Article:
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Can Milan Lucic be fantasy-relevant [with the Calgary Flames]? -- @fuzzychris91; With the trade, do you think James Neal will be fantasy-relevant [with the Edmonton Oilers] for points, or are his best days behind him? -- @CroWarrior1978; Any extra value to Flames players now that Neal is not on the team? -- @76swanson
Anything can happen in fantasy, especially for a player like Lucic who has chipped in scoring with strong coverage of hits in his NHL career, but it's likely he'll be stuck in the bottom six with the Flames already having two elite left wings (Johnny Gaudreau and Matthew Tkachuk). There's not much of an impact from Neal's departure on Calgary either. The only fantasy-relevant takeaway from the Lucic-Neal trade is Neal having renewed upside in a potential top-six and/or power-play role with the Oilers.
Neal, a usual 20-plus goal scorer who played mostly outside the top six, did not play a full season and shot 5.0 percent. He needed a change of scenery and could bring exposure to high-scoring forwards Connor McDavid, Leon Draisaitl and/or Ryan Nugent-Hopkins. Neal also is entering a situation in Edmonton where the roster has flaws and everyone has a clean slate under new coach Dave Tippett. Neal never got an extended chance in Calgary with Gaudreau and valuable center Sean Monahan last season because right wing Elias Lindholm broke out and ran away with the top-line opportunity.
Neal, whose best fantasy season (40 goals, 41 assists) came with the Pittsburgh Penguins in 2011-12 on a line with mostly center Evgeni Malkin, will likely crack NHL.com's top 250 rankings in the next update based on his track record and potential linemates as a sneaky bounce-back candidate. That said, he's worth a late-round flier at best and more likely a waiver-wire pickup depending on preseason lineup placement. Neal isn't likely to be much of an asset in points-only leagues because 45-50 is far from a guarantee but could become relevant in leagues that emphasize goals and also count shots on goal, power-play points and/or hits, which he has covered well in the past.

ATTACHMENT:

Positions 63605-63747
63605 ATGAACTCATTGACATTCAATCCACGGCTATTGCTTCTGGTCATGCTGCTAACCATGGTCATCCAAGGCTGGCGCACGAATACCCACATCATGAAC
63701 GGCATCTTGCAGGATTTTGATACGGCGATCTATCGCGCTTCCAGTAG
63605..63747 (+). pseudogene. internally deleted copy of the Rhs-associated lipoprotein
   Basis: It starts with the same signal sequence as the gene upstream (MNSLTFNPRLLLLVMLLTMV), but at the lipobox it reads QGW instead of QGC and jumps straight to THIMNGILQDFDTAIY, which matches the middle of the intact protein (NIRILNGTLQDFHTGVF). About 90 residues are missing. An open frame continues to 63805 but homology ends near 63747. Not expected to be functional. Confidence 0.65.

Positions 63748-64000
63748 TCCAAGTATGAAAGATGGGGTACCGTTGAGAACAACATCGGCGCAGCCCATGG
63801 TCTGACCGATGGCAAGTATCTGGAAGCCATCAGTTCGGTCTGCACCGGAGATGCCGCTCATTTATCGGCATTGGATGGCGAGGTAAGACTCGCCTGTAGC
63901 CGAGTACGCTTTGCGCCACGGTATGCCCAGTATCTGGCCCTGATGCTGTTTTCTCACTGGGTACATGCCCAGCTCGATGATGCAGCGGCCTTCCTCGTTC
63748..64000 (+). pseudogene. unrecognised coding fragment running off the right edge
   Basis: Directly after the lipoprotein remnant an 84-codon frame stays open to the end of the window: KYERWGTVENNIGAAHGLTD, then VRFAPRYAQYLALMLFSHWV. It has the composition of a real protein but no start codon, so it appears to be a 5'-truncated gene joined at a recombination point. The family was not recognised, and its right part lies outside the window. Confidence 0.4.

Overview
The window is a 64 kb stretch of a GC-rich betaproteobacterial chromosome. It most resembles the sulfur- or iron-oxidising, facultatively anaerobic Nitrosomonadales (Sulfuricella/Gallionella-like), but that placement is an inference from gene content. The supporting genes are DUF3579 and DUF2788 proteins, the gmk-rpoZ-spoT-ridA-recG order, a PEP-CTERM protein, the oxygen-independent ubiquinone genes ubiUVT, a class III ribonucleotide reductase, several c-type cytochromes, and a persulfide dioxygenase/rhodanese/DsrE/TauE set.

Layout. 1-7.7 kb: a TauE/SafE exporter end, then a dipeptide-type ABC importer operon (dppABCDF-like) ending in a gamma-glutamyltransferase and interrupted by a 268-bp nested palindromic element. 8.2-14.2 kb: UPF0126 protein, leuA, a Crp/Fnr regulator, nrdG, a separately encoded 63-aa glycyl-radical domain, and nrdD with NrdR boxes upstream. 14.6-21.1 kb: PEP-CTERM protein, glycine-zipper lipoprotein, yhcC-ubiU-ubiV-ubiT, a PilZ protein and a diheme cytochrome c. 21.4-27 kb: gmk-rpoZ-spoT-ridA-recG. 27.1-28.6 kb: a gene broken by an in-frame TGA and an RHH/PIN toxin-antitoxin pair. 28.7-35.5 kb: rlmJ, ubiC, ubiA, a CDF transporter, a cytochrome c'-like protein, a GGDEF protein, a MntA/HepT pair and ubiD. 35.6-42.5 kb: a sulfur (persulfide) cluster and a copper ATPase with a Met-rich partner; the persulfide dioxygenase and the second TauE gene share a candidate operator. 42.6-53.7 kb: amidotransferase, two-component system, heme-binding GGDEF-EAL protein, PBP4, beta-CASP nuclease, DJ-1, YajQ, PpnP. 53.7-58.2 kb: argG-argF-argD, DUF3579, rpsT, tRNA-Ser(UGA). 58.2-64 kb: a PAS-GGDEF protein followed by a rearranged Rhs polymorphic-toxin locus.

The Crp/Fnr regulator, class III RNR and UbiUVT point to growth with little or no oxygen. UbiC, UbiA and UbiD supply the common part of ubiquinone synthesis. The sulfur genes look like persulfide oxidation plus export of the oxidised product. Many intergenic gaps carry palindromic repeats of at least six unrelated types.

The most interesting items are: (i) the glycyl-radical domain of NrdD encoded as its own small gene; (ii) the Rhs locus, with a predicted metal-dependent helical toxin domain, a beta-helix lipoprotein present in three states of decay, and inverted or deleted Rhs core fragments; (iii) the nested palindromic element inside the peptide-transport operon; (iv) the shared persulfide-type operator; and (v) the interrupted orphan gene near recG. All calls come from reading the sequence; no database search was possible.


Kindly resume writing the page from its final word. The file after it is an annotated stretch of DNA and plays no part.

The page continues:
Do you see load management changing the landscape for fantasy goalies? Backups might become more valuable. -- @JerrodEdson; How likely is Mackenzie Blackwood to land the starting job for [the New Jersey Devils]? -- @Johnny_Hinds
Splitting goalie starts has become a popular and viable strategy for teams to make the Stanley Cup Playoffs. Where (and how far) each qualifying team goes from there is always a mystery, but that doesn't matter for fantasy purposes.
Last season saw numerous teams make the postseason with two fantasy-relevant goalies sharing the workload at different points in the regular season. The New York Islanders tandem was the most superb of the bunch, while the Carolina Hurricanes, Colorado Avalanche and Flames had plenty of ups and downs. The Dallas Stars got stellar play from elite starter Ben Bishop but leaned on backup Anton Khudobin (.923 save percentage in 41 games), especially when Bishop was injured. A huge reason the Boston Bruins were equipped for a run to the Stanley Cup Final was how well backup Jaroslav Halak (.922 SV% in 40 games) fared in his regular-season competition with eventual playoff standout Tuukka Rask.
Here are some potential timeshare situations to target in fantasy drafts this season from teams that should be in the running for the playoffs: Arizona Coyotes (Antti Raanta, Darcy Kuemper), New Jersey Devils (Cory Schneider, Blackwood), Islanders (Semyon Varlamov, Thomas Greiss) and Flames (David Rittich, Cam Talbot). Two other teams have concerns on defense but intriguing forward groups and multiple goalie options worth considering for fantasy depth: New York Rangers (Henrik Lundqvist, Alexandar Georgiev) and Chicago Blackhawks (Corey Crawford, Robin Lehner). The Nashville Predators, who have an improved offensive and power-play outlook after signing elite center Matt Duchene, have a clear starter in Pekka Rinne, but protege Juuse Saros has been knocking at the door for a few seasons and is worth handcuffing.